At last someone came along and said it, and I thank Mr. J.K., a member of this website, for sharing this with me, because this topic has been a subject of some of our members' vidchats, and it adequately explains why I for one have never been a gold bug:
Now, I'm not advising anything with respect to finances, much less whether, or how much gold, one should have in one's portfolio, if one is rich enough to have something like a portfolio.
What I have often wondered is why in certain schools of economics gold seems to be the be all and end all of money, when a simple examination of history, as I suggested a few days ago, is that media of exchange did not begin with gold, or barter, but with bills of exchange, clay tablets, and -well, to put it bluntly - debt free money.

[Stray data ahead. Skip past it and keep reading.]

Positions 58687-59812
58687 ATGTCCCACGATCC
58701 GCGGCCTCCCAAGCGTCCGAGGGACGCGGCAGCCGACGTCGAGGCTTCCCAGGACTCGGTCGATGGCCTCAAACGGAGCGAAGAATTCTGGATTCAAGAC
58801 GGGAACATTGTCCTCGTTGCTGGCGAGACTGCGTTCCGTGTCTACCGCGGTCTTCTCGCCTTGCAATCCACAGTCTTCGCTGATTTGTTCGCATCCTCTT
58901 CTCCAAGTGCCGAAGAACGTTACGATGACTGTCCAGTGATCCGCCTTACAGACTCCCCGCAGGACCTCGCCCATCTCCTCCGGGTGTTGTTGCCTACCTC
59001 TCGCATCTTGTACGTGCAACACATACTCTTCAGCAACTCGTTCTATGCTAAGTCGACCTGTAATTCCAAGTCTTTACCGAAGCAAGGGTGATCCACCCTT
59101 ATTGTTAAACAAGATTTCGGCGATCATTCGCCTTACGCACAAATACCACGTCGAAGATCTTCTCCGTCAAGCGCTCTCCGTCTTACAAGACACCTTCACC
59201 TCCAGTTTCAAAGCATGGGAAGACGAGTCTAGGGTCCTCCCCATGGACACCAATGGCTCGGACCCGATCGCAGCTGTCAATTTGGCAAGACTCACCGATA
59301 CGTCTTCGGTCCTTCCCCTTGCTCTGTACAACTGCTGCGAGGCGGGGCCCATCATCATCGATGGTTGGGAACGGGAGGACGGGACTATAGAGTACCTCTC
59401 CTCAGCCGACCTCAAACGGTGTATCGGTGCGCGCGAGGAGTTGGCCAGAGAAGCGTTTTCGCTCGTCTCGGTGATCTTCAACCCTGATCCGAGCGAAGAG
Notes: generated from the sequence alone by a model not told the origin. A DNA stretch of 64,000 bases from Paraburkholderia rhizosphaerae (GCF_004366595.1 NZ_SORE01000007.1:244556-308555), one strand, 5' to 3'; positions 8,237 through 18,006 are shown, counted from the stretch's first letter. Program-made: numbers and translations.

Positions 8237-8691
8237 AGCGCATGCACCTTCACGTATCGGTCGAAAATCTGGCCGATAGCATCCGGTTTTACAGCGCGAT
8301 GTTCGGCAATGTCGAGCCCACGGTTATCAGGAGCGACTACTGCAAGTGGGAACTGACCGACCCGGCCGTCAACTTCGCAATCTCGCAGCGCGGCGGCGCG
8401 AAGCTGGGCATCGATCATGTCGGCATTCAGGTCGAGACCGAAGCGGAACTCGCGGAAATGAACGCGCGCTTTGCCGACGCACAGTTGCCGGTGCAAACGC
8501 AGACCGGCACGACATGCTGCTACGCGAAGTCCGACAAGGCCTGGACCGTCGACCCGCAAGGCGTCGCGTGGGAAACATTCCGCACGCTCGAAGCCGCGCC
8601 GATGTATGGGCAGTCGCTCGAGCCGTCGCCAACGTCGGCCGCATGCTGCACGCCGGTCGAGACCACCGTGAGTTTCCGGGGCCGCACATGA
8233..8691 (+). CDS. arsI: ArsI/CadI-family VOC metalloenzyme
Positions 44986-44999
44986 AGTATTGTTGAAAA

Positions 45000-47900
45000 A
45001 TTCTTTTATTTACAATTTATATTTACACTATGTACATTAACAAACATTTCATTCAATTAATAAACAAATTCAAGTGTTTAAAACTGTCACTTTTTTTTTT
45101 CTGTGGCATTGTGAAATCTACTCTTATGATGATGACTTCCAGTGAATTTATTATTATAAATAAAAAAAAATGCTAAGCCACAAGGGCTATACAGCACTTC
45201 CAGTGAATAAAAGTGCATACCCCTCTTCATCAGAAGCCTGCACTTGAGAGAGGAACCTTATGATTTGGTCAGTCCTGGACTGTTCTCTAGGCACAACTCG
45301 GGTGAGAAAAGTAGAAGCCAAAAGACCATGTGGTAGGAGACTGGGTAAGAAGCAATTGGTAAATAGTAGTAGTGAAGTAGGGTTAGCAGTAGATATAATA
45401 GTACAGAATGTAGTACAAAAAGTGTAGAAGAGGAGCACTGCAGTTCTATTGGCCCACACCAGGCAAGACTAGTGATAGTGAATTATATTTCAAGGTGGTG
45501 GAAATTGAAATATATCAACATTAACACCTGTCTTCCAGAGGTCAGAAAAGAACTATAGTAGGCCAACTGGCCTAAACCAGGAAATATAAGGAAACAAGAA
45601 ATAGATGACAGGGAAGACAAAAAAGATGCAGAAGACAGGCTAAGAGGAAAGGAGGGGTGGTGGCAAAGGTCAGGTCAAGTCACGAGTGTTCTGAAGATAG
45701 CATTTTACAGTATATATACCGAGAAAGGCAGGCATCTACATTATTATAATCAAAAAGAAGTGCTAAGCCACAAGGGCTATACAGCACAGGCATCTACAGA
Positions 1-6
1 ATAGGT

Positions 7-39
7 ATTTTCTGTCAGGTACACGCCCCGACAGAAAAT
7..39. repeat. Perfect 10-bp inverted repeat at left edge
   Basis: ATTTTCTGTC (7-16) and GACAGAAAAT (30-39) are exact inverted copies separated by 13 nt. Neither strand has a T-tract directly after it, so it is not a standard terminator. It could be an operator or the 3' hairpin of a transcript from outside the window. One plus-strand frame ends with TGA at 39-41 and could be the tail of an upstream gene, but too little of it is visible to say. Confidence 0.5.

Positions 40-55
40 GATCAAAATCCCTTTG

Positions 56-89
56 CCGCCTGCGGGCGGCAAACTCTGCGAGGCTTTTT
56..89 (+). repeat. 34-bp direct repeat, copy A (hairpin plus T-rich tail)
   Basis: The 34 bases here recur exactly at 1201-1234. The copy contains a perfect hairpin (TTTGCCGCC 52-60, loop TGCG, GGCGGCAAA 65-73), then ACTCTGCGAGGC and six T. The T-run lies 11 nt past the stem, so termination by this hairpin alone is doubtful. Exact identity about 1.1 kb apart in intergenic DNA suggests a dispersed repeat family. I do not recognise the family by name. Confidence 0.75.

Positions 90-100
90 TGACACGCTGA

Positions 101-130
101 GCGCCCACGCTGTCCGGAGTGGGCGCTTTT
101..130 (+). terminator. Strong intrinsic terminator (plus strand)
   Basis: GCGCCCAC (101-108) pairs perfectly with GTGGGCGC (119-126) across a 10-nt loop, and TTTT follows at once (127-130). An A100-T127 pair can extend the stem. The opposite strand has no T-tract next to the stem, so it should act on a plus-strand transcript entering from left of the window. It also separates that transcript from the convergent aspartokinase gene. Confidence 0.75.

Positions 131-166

Indeed, bullion and specie came at a point in history coincident with the rise of the great empires, and began a cycle of the debt-slavery-bullion-military complex that has not abated. There have been those who have advocated some amount of gold in a portfolio, and I am certainly not in a position to argue. But I do have to wonder how a gold standard would work in an electronic world, where so much transaction (and market manipulation) is conducted electronically.
In this respect, this little article is thought-provoking and, in my opinion, accurate: it's a matter of the physical (not paper) possession of assets. It's really this that is behind the recent Chinese, Russian, and German attempts to buy physical gold, but this, let it be noted, is but one aspect of diversifying possession of real physical assets.
See you on the flip side.